UN Special Session on “the world drug problem” just says no . . .

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Health and human rights concerns “considered” but not confronted in UNGASS drug policy document

To leaders of global infectious disease responses and advocates of human rights, the 2016 United Nations General Assembly Special Session on international drug policies represented an opportunity to correct a course of public health harm and failure set by a half-century “war on drugs.”

To General Assembly Member States, according to their document released last week, the special session represented an opportunity to “reiterate” and “reaffirm” approaches to policy and measures to “tackle the world drug problem and to actively promote a society free of drug abuse.” The document does not define “the world drug problem.”

The document, called “Our joint commitment to effectively addressing and countering the world drug problem,” adopted by General Assembly Member States at the session, promises intensification of “efforts to prevent and counter the illicit cultivation, production, and manufacture of . . . narcotic drugs,” while suggesting national authorities “consider” measures to reduce individual and public health harms from drug use.

For decades global health responders have highlighted disease transmission risks of needles and syringes shared by individuals who inject drugs, and emphasized the proven individual and public health benefits of programs reducing those risks through opioid substitution and supplies of sterile injecting equipment. They also have highlighted the infectious disease-fueling and health access barriers posed by current punitive drug policies that in many countries, including the United States, have led to mass incarceration and overcrowded prisons.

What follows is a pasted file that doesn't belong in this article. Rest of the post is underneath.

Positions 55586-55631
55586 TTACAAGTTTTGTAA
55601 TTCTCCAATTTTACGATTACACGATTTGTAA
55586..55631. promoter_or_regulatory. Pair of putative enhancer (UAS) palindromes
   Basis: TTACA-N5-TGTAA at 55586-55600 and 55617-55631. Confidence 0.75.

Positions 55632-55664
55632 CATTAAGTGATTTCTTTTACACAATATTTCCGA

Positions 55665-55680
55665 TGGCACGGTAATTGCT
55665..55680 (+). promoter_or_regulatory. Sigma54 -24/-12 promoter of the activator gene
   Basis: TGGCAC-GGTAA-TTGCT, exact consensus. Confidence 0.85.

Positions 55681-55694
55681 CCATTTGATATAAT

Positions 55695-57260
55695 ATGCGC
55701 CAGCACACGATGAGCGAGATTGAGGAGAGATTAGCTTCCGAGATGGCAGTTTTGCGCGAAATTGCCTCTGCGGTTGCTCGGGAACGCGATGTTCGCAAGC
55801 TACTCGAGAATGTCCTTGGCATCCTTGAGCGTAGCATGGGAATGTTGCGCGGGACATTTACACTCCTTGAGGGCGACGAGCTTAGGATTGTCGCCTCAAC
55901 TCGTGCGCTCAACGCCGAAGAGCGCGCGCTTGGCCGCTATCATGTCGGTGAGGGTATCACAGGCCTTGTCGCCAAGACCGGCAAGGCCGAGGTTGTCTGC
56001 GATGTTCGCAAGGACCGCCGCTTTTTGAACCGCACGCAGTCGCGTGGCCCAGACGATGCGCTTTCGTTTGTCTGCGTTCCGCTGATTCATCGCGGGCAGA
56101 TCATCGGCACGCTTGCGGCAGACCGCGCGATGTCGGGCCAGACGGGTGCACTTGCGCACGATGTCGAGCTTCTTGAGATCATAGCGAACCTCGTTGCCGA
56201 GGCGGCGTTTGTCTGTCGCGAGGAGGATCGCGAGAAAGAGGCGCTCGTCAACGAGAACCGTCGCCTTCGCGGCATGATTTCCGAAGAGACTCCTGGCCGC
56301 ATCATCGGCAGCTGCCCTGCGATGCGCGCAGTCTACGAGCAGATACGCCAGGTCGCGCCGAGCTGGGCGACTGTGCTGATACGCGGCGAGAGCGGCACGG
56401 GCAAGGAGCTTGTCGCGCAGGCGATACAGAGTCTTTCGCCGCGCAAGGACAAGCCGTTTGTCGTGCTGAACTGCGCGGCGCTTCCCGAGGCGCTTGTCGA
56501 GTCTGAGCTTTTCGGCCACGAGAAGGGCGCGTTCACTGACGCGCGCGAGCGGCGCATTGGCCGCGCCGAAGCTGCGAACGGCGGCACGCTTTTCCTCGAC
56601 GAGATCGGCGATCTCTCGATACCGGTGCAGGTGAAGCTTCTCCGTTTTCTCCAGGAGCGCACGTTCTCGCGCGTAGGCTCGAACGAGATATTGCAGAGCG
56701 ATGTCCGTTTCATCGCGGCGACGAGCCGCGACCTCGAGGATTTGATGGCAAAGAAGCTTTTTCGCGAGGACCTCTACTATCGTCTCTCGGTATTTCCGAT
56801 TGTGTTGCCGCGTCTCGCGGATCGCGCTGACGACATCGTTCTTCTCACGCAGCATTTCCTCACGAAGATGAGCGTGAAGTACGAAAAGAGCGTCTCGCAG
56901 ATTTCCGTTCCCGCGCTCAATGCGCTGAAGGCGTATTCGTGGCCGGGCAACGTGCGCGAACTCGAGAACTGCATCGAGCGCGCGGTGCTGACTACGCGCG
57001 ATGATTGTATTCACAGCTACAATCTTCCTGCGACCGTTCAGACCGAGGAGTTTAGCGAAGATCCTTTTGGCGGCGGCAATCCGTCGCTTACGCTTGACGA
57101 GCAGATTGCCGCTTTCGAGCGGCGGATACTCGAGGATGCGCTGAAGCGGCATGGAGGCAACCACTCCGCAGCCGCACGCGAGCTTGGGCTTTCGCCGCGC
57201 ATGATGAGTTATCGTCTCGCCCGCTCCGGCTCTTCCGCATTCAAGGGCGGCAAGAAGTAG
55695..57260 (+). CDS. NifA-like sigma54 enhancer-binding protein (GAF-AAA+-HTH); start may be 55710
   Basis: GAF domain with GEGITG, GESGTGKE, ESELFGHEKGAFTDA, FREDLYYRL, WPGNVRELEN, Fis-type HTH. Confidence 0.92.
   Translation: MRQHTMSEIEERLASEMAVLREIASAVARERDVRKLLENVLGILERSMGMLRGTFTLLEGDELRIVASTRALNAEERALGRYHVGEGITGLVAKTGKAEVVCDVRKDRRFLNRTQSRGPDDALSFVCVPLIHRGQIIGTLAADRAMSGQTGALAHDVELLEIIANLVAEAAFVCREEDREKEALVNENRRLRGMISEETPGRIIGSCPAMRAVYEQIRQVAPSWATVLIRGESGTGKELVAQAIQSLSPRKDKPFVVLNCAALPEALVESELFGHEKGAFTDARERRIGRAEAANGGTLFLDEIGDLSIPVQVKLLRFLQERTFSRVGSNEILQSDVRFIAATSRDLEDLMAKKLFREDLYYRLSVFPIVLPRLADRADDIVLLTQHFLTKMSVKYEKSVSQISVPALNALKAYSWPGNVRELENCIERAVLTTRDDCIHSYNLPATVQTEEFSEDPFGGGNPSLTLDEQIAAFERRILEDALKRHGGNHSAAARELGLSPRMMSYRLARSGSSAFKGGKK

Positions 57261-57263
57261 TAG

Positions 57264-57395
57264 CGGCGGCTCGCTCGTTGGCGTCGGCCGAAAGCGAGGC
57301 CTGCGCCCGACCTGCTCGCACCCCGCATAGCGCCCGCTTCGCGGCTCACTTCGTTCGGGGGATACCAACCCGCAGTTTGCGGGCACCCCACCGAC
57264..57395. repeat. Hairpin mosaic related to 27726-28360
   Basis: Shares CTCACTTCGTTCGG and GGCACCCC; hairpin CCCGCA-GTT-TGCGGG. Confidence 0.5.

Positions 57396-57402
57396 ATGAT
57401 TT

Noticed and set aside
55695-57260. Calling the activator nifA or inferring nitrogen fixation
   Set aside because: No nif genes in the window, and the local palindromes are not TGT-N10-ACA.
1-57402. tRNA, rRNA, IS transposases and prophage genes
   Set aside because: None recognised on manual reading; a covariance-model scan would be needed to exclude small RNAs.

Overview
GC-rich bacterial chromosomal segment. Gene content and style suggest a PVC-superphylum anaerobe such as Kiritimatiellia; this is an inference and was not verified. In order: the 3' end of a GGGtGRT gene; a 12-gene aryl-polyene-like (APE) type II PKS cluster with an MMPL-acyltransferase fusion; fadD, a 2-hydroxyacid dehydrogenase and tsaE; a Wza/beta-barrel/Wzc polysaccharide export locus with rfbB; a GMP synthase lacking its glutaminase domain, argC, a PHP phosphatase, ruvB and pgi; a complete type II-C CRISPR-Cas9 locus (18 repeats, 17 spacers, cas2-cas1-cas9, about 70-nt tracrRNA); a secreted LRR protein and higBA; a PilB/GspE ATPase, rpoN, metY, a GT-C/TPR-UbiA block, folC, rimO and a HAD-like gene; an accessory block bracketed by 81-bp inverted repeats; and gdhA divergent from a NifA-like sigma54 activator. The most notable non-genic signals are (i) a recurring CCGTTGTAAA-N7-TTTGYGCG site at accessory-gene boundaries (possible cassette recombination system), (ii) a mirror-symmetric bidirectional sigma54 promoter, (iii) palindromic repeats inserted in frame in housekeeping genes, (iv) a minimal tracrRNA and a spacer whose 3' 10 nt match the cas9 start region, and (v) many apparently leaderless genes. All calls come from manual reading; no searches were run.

Making one mention in its 24 pages of the interactions between drug policies and the transmission of HIV, viral hepatitis “and other blood-borne infectious diseases,” the document suggests governments “consider, in accordance with their national  legislation and the three international drug control conventions . . . effective measures aimed at minimizing the adverse public health and social consequences of drug abuse . . .including appropriate medication-assisted therapy programmes, injecting equipment programmes . .. “

The document also suggests governments “consider reviewing” barriers to pain-relieving medicines for desperately ill patients, “within the framework of national legal systems.”

The recommendations fall far short of those urged in a recent 46-page Lancet supplement with six pages of endnotes, released in March. That report, by authors that included former U.S. President’s Plan for Emergency AIDS Relief leader and current U.N. Tuberculosis Special Envoy Dr. Eric Goosby, former Global Fund leader and now U.N. Special Envoy for HIV in Eastern Europe and Central Asia Michel Kazatchkine, and International AIDS Society President Chris Beyrer, described the individual health impacts of mass incarceration, over-crowded prisons, abuse, neglect, discrimination and health service barriers of international drug control policies. It also noted that international drug use, abuse and trafficking had flourished in the years those policies have been in place.

The document also “profoundly disappointed” members of the Global Commission on Drug Policy, a body that includes present and former government leaders, who have issued a series of reports on harmful impacts of drug policies, and who released a statement saying “the document sustains an unacceptable and outdated legal status quo.”

 

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